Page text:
Haproxy is a Load Balancer to forward traffic to multiple servers. It works with HTTP and plays well with WebSockets.
Engine.io is the implementation of transport-based cross-browser/cross-device bi-directional communication layer for Socket.IO. It's WebSockets with fallbacks to make it work on the web.
Engine.io is much more low level then socket.io. It leaves things like reconnects and multiplexing up to us to implement. As such, it's similar to sock.js.
Because it starts with long-polling and does not try to do too many things, we can optimise real time connections to our needs, making it a better fit to run in production compared to socket.io.
We have separated our app into an httpServer and socketServer (powered by engine.io) allowing us to spin up more instances of each depending on the load.
For this to work, we need two things:
- a Load Balancer to forward all incoming traffic to httpServer instances or socketServer instances
- a shared session store so each server instance can access the same session information
Happroxy does the loadbalancing. We use connect-redis and connect-sessions to share session information.
HttpServers and socketServers (with fallbacks) are two different beasts.
HttpServers can/should be stateless. This means that any request can be handled by any httpServer. It does not matter where the request lands.
The socketServers on the other hand requires all connections from one client to land on the same socketServer. This includes regular HTTP requests used to establish the initial connection and when using long-polling, FlashSocket and WebSocket connections.
If a WebSocket connection would downgrade to long-polling and HTTP requests would be routed to random servers, engine.io would just not work.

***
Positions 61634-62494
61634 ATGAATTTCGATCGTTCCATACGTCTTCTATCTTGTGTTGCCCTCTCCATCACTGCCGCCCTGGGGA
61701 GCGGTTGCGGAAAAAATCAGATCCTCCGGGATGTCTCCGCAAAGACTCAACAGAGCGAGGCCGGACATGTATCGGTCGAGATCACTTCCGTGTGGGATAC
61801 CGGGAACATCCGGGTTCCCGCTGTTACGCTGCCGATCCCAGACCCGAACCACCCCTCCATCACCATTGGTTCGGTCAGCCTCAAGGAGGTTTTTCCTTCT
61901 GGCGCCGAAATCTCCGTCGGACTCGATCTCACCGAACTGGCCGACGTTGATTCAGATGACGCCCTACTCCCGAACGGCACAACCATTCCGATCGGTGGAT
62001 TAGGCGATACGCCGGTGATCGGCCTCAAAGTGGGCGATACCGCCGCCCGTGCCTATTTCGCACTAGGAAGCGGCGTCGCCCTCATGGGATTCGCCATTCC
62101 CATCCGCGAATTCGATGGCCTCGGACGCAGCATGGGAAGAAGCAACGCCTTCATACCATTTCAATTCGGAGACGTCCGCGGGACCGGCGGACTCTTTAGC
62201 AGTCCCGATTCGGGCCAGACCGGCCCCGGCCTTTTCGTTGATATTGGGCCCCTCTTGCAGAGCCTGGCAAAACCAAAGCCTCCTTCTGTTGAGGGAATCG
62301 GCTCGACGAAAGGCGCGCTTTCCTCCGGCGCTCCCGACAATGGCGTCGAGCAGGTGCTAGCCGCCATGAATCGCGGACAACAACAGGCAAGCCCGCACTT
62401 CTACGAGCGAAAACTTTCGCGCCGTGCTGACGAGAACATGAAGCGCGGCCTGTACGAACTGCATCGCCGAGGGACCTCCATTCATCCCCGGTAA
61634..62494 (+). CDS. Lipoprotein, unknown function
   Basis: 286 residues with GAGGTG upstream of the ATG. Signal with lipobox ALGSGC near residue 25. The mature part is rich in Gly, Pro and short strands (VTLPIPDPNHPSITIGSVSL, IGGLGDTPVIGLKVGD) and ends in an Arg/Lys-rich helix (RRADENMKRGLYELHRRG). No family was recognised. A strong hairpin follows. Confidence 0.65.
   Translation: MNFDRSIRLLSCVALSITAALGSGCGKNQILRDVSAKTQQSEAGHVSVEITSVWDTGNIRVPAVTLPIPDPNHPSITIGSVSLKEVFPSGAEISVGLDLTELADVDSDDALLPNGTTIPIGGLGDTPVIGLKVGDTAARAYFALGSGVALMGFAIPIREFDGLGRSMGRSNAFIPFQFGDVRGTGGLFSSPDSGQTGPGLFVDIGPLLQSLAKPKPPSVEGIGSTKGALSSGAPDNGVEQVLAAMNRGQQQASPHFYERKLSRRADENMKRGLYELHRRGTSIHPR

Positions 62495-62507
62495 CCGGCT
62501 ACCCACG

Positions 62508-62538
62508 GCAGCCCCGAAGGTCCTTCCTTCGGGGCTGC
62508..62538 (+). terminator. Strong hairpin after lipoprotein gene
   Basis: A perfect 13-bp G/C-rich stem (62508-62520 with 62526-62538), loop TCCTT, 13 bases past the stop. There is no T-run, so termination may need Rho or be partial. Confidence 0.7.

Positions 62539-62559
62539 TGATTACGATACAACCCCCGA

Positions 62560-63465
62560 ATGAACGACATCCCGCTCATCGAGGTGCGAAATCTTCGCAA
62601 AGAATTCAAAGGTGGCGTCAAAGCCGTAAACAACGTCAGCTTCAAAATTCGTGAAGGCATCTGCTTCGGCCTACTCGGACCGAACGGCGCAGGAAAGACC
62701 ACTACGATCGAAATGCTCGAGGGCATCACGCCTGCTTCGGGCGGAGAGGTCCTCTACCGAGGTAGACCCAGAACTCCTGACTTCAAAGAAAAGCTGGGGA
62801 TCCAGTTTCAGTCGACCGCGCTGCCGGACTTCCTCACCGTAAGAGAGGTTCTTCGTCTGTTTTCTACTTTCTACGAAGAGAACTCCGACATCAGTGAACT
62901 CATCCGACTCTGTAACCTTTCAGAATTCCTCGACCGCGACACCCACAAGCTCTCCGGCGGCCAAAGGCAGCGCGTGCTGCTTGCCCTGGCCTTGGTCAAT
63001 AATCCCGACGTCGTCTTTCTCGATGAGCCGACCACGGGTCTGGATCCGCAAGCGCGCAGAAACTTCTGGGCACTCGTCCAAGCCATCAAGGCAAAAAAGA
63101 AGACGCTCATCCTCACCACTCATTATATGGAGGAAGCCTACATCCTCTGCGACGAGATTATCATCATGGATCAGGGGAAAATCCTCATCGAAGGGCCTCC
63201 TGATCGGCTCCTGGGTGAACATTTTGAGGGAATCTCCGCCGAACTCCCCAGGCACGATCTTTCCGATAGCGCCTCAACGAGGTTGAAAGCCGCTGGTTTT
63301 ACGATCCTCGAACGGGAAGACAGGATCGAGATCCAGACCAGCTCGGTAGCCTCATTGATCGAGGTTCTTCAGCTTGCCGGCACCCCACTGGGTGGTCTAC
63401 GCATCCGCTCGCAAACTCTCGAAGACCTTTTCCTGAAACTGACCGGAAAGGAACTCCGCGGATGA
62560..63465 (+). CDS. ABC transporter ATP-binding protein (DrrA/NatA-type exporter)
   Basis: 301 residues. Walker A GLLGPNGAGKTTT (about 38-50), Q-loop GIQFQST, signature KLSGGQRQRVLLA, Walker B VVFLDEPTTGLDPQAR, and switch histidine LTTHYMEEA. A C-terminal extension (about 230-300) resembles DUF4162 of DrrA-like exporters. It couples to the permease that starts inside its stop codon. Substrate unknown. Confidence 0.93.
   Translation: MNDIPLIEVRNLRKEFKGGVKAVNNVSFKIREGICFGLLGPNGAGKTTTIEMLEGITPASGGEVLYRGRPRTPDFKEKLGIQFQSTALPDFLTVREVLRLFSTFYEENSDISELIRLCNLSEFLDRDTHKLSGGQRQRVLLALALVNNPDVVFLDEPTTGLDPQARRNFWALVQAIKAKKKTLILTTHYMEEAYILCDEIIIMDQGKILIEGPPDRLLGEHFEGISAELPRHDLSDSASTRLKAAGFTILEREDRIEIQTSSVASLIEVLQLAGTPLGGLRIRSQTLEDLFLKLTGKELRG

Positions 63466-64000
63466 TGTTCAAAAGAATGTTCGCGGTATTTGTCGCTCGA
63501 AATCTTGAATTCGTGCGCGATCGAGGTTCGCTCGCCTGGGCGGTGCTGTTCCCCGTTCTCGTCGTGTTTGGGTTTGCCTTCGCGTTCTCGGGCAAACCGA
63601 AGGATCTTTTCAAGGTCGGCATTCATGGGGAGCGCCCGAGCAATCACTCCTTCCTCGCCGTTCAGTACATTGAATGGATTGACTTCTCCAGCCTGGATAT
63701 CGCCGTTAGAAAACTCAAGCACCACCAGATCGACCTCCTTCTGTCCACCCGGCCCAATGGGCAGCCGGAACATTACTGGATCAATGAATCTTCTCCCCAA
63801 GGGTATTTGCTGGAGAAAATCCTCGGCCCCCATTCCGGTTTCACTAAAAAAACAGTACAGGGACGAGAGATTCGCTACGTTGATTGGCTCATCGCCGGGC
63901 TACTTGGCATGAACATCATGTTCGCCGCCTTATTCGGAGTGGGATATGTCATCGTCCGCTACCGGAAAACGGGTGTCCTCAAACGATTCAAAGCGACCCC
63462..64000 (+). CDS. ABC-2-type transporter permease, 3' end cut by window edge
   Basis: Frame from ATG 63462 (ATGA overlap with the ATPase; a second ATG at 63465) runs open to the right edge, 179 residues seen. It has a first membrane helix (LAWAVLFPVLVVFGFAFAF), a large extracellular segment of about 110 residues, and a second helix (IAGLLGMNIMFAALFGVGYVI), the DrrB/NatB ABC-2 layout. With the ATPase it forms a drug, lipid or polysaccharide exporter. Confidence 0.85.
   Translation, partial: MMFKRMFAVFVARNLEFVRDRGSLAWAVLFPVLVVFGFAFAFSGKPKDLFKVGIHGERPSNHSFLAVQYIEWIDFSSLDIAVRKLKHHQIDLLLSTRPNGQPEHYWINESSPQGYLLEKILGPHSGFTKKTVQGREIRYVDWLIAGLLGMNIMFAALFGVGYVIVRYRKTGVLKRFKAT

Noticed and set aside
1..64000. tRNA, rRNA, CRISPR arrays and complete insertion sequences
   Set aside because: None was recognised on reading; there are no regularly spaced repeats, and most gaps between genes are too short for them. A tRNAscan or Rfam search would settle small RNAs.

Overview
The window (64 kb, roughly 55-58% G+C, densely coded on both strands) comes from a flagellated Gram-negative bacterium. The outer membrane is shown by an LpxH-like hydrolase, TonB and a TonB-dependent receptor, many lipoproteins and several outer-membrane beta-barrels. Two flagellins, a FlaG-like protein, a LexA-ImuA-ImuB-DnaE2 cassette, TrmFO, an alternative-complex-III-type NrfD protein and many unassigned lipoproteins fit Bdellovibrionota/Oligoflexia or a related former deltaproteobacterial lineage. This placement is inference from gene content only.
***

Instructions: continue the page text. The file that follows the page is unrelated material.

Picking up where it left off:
Our haproxy config needs to do two things:
- find out which traffic (HTTP and sockets) needs to be routed to socketServers and which to the httpServers
- ensure all engine.io related connections from one client always land on the same socketServer instance
Haproxy config file
Example haproxy config file:
defaults mode http retries 3 # option redispatch timeout connect 5000 timeout client 10000 timeout server 10000 # Application can reached on port 3000 # Load balancer will split traffic to http # and socket servers based on /engine.io prefix. frontend all 127.0.0.1:3000 mode http timeout client 120s option forwardfor # Fake connection:close, required in this setup. option http-server-close option http-pretend-keepalive acl is_engineio path_beg /engine.io use_backend socket-servers if is_engineio default_backend http-servers backend http-servers balance roundrobin option httpclose option forwardfor # Roundrobin switching server node-1 127.0.0.1:4000 check server node-2 127.0.0.1:4001 check backend socket-servers timeout server 120s balance leastconn # based on cookie set in header # haproxy will add the cookies for us cookie SRVNAME insert server node-1 127.0.0.1:5000 cookie S1 check server node-2 127.0.0.1:5001 cookie S2 check
acl is_engineio path_beg /engine.io use_backend socket-servers if is_engineio default_backend http-servers
The above instructs haproxy to make a distinction for regular HTTP requests and socket related requests based on the
/engine.io path of the request.
For the httpServers, we use a roundrobin strategy to distribute requests to different servers. Basically, we alternate the servers to send a requests to.
server node-1 127.0.0.1:4000 check server node-2 127.0.0.1:4001 check
We use two httpServers, listening on ports 4000 and 4001.
We use a least connection strategy for engine.io traffic. This is better for long lasting connections. Haproxy selects the server with the least amount of connections to route new connections to (if no earlier connection from that client was made).
cookie SRVNAME insert
This part is an important directive to make engine.io work. We use a technique called sticky sessions to route all request from the one client to the same server. It instructs haproxy to issue a cookie for each connection to differentiate servers. It will take this cookie into account to route incoming requests from a client that already made requests before to the same socketServer.
server node-1 127.0.0.1:5000 cookie S1 check server node-2 127.0.0.1:5001 cookie S2 check
Our socketServers listen on port 5000 and 5001.